If you were hoping that Google would announce more details–like availability and pricing–on any of its standalone virtual reality systems during its big Pixel 2 event today, you’re out of luck. Instead, the company unveiled an iterative update of its Daydream View headset, as well as a set of augmented reality experiences and apps.
As was the case when Google launched the original Pixel phones a year ago, the new devices come optimized for both the company’s Daydream VR platform and its all-new augmented reality platform, ARCore.
As explained by Clay Bavor, Google’s vice president of VR and AR at a press briefing earlier this week, the new Pixel 2 phones are packed with sensors–cameras, accelerometers, gyroscopes–meant to enable ARCore apps. Of course, ARCore is designed to work on many different models of Android phones–“north of 100 million” devices, Bavor said–but there’s little doubt that the AR tools and tricks the company unveiled today will be best experienced on the new Pixel 2s.
Those apps include a set of dynamic, interactive AR stickers that can be incorporated into any photo or video. Designed to react to the environment the photo or video is taken in–optimizing lighting conditions, for example–the stickers take the form of characters from TV shows like Netflix’s Stranger Things. Google is also partnering with other content creators on sticker collections. “There’s a movie that takes place in a galaxy far, far away that we’ll be partnering with for stickers,” Bavor said, referring of course to Star Wars: The Last Jedi.
In practice, the stickers provide a fun way to make little interactive photos or videos, and users can insert multiple characters–such as both Eleven and Demogorgon from Stranger Things–and watch them interact with each other in a way that’s natural in the environment in which the content is created. The idea is to let users get creative and enhance the world around them.
Google’s AR stickers are exclusive to the new Pixel 2 phones.
But a slew of new ARCore apps being announced today will work on any ARCore-enabled phone. Those include Houzz, a tool that lets users bring a furniture showroom into their living rooms–similar to Ikea’s app Place for Apple’s ARKit. There’s also Lego, which lets you build models with virtual bricks without the fear of accidentally stepping on the little plastic pieces in the middle of your living room. Another is League of Legends.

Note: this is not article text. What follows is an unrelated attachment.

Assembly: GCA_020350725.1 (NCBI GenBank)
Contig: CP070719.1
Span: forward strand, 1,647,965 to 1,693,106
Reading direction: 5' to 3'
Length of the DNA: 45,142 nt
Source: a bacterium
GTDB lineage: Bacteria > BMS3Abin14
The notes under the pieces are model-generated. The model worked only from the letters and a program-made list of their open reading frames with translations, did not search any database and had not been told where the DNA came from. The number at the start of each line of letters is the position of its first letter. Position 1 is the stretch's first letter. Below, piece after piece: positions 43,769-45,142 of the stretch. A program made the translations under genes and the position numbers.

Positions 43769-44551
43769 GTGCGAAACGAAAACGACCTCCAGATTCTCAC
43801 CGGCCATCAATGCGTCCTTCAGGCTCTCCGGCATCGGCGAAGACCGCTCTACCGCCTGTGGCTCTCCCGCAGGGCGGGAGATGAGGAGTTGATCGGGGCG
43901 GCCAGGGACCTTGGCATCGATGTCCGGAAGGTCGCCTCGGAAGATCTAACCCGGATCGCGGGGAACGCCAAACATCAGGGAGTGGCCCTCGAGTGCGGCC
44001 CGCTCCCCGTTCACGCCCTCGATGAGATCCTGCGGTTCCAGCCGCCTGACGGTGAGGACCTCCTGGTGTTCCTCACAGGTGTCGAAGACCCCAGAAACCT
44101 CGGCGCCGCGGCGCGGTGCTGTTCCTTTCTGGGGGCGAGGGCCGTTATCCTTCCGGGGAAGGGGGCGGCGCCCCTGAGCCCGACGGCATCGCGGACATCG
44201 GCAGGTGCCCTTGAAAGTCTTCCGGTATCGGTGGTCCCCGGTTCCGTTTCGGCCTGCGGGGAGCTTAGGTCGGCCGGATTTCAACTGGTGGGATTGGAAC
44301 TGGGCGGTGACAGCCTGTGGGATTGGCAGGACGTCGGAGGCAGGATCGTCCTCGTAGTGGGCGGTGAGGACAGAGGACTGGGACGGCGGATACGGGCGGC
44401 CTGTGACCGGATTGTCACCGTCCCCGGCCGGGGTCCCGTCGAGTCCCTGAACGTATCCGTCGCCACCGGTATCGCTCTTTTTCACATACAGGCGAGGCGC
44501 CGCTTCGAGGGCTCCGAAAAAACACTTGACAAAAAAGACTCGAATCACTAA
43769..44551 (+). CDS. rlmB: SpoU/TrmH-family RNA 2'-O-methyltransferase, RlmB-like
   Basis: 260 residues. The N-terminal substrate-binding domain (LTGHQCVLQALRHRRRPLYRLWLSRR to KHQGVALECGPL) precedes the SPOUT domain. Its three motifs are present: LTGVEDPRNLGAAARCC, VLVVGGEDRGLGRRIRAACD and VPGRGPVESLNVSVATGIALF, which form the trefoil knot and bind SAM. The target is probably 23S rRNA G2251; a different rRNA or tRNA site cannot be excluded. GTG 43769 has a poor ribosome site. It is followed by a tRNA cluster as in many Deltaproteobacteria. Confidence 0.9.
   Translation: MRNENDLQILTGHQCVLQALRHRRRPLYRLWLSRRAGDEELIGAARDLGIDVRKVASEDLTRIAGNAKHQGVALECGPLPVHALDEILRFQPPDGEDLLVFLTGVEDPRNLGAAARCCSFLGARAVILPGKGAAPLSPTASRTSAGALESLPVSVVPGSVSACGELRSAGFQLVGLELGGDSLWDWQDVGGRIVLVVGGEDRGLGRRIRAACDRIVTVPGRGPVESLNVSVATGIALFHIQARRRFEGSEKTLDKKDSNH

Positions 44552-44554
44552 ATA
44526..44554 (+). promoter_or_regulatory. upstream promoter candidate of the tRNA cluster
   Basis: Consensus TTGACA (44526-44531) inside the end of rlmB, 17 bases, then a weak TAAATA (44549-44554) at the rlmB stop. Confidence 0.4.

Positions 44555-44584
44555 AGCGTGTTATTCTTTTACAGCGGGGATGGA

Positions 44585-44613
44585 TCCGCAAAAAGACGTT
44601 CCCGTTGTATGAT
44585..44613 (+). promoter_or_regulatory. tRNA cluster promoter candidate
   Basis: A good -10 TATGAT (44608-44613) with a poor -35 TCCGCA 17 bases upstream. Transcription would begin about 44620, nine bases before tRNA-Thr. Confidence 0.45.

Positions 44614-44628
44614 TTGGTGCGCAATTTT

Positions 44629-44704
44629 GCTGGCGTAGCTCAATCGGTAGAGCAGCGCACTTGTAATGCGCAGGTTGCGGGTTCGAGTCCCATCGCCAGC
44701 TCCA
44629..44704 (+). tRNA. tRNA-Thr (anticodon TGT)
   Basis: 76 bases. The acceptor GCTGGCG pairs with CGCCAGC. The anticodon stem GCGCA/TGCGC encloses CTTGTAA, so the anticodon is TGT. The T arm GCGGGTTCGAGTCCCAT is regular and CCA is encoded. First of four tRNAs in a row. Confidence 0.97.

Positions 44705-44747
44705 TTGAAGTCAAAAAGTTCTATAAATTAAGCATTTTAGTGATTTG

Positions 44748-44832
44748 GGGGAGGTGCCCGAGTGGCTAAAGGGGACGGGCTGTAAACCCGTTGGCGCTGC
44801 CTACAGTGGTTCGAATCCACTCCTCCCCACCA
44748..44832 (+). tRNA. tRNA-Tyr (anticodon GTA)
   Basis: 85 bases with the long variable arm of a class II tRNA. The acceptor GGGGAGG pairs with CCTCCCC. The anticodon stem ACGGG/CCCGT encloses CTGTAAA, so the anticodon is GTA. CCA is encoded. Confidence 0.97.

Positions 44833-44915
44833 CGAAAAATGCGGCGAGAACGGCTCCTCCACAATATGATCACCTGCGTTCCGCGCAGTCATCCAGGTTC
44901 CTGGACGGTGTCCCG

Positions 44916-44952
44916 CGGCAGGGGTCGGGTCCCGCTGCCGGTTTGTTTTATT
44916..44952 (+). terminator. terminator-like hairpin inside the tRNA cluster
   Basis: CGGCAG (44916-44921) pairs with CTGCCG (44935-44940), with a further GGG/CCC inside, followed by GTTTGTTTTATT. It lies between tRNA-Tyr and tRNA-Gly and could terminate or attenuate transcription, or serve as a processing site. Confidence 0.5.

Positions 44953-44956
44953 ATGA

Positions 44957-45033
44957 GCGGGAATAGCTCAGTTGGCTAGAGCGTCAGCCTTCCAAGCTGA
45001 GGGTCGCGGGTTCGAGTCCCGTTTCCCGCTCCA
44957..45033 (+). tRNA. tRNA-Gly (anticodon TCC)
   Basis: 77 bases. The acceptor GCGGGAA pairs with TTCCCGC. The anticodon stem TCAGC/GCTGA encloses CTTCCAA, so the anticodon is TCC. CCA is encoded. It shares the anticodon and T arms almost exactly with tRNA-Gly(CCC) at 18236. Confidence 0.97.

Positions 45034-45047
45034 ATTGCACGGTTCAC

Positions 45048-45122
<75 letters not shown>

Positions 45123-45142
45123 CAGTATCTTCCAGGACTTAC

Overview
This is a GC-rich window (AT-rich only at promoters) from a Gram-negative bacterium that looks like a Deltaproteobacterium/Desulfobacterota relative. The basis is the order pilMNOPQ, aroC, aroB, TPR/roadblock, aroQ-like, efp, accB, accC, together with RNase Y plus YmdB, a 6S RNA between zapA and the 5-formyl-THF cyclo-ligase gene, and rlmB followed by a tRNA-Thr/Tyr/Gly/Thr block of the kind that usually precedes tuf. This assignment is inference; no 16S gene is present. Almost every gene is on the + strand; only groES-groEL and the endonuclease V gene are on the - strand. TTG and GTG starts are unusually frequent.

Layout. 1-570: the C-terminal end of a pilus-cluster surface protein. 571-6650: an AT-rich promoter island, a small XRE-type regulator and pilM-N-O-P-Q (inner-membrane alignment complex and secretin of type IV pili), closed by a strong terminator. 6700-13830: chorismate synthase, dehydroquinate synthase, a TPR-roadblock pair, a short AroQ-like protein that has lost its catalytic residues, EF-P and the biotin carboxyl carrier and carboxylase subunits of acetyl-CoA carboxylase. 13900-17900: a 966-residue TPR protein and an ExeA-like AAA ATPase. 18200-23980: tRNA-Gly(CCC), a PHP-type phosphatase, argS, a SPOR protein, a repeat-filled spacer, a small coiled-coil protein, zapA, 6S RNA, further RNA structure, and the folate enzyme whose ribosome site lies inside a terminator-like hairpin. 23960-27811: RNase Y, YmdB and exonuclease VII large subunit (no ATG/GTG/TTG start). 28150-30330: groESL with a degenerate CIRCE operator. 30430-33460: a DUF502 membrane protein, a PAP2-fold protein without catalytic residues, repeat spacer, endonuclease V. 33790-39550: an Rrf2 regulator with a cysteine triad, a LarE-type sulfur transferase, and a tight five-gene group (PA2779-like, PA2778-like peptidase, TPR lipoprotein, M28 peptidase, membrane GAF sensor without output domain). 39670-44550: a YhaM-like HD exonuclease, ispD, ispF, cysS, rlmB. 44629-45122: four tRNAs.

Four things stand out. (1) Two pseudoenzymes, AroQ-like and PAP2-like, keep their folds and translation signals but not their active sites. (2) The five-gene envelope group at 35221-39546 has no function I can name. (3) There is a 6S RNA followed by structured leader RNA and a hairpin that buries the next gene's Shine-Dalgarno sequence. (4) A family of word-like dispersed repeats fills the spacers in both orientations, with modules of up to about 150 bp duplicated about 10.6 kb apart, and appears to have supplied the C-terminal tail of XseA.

New Daydream View
When Google rolled out the first Pixel phone last fall, it also unveiled its Daydream VR platform and the first dedicated headset for that system, the Daydream View, which works by being paired with a phone like the Pixel or any of a number of third-party Daydream-ready handsets.
Now, a year later, the company has a new version of Daydream View that builds on the first version, but which doesn’t move the ball forward all that much.
The major upgrades to the headset are all about comfort.
The new headset is meant to be more comfortable and lightweight than its predecessor, and to better handle the heat being put off by a Pixel that is working hard to process VR apps. The new Daydream View has a built-in heat sink in the face meant to absorb some of that heat, which in turn allows users to continue playing with VR without fear that the phone will slow or even shut down due to overheating.
The upgraded headset also features an improved optical design, new, softer materials, a strap on top for more stability, and reduced light leakage.
All told, there are now 250 apps for the Daydream platform, and as part of the unveiling of the new headset, Google is highlighting a few–notably Female Planet, which focuses on female leaders and entrepreneurs; Austin City Limits Backstage, which brings you up close and personal with rocker Ed Sheeran during a taping of the PBS television show; The Confessional, from VR legends Felix & Paul, focusing on TV host Trevor Noah; and more.
The new headset comes in three colors–charcoal, fog, and coral. It comes with a content pack of five top Daydream titles, and costs $99. It will be available later this year, Google says.
Last May, Google unveiled WorldSense, a Daydream-ready VR system that is meant to power standalone third-party headsets offering positional tracking–meaning that they can track users’ movements in 3D space rather than just having users at the center of 360-degree VR experiences.
At the time, Google said it was working with HTC and Lenovo on the new standalone devices, and that they would be hitting the market by year’s end at prices along the lines of current high-end VR headsets like the Oculus Rift or HTC Vive.
Since then, the prices of those systems have dropped–to $499 for the Rift, and $599 for the Vive. Just yesterday, Microsoft also said that its new line of “mixed reality” headsets from third-party manufacturers like Samsung, Lenovo, Dell, HP, and Acer, at prices from $399 to $499, will be available this fall. Those headsets are essentially tethered VR systems with functionality more or less similar to the Vive and Rift.
While there had been some speculation that the new Google-powered standalones, which would require no phone or PC, would be revealed at the Pixel event, it’s not happening.
Instead, said Bavor, that will happen, yes, “later in the year.”